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Fairness and Redistribution: U.S. versus Europe

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  • Alberto Alesina
  • George-Marios Angeletos

Abstract

Different beliefs about how fair social competition is and what determines income inequality, influence the redistributive policy chosen democratically in a society. But the composition of income in the first place depends on equilibrium tax policies. If a society believes that individual effort determines income, and that all have a right to enjoy the fruits of their effort, it will chose low redistribution and low taxes. In equilibrium effort will be high, the role of luck limited, market outcomes will be quite fair, and social beliefs will be self-fulfilled. If instead a society believes that luck, birth, connections and/or corruption determine wealth, it will tax a lot, thus distorting allocations and making these beliefs self-sustained as well. We show how this interaction between social beliefs and welfare policies may lead to multiple equilibria or multiple steady states. We argue that this model can contribute to explain US vis a vis continental European perceptions about income inequality and choices of redistributive policies.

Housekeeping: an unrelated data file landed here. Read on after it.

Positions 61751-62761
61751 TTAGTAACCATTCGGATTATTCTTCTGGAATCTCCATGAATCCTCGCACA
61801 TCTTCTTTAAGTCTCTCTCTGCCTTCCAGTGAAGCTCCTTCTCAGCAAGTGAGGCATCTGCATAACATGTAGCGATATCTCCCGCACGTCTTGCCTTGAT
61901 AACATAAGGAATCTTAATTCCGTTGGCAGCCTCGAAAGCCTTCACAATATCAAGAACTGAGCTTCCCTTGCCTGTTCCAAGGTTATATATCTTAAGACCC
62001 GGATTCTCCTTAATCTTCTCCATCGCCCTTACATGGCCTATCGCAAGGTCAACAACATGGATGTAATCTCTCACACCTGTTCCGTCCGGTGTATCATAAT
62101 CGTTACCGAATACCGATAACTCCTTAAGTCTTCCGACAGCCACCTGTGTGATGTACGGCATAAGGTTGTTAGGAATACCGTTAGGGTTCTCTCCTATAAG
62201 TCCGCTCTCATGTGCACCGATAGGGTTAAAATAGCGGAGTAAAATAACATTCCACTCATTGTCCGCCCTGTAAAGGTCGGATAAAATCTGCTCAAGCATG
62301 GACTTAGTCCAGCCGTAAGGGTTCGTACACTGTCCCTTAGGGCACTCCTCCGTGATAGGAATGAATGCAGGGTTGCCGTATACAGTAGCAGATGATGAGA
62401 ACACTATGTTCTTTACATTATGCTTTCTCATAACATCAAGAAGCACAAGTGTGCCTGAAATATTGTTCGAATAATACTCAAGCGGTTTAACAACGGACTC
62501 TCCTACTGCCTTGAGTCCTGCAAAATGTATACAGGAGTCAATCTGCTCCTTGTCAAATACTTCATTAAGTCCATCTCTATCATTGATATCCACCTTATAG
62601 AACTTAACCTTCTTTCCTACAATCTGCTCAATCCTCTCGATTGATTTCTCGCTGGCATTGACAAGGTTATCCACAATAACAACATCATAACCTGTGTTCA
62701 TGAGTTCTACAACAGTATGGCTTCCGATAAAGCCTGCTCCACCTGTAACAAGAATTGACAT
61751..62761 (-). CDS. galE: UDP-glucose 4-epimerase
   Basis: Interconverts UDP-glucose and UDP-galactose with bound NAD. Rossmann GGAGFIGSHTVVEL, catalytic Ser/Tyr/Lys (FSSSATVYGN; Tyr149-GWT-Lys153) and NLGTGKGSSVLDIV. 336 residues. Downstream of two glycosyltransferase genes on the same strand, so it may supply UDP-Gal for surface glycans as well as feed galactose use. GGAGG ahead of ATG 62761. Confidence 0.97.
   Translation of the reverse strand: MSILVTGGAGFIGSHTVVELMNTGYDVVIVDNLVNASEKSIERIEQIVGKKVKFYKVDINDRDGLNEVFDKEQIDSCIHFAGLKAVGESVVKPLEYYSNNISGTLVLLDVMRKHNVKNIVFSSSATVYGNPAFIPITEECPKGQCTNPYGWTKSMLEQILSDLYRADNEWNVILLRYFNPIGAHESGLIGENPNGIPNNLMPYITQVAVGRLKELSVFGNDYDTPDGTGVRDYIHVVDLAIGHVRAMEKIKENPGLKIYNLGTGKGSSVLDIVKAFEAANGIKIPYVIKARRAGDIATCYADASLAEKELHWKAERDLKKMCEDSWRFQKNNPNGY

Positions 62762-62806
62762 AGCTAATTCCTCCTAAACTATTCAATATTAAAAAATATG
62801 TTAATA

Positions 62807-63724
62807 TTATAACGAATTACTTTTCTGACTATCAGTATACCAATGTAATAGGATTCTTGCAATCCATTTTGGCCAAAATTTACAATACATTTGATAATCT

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Paper provided by National Bureau of Economic Research, Inc in its series NBER Working Papers with number 9502.

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Date of creation: Feb 2003
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Publication status: published as Alesina, Alberto and George-Marios Angeletos. “Fairness and Redistribution: US vs. Europe." American Economic Review 95 (September 2005): 913-35.
Handle: RePEc:nbr:nberwo:9502

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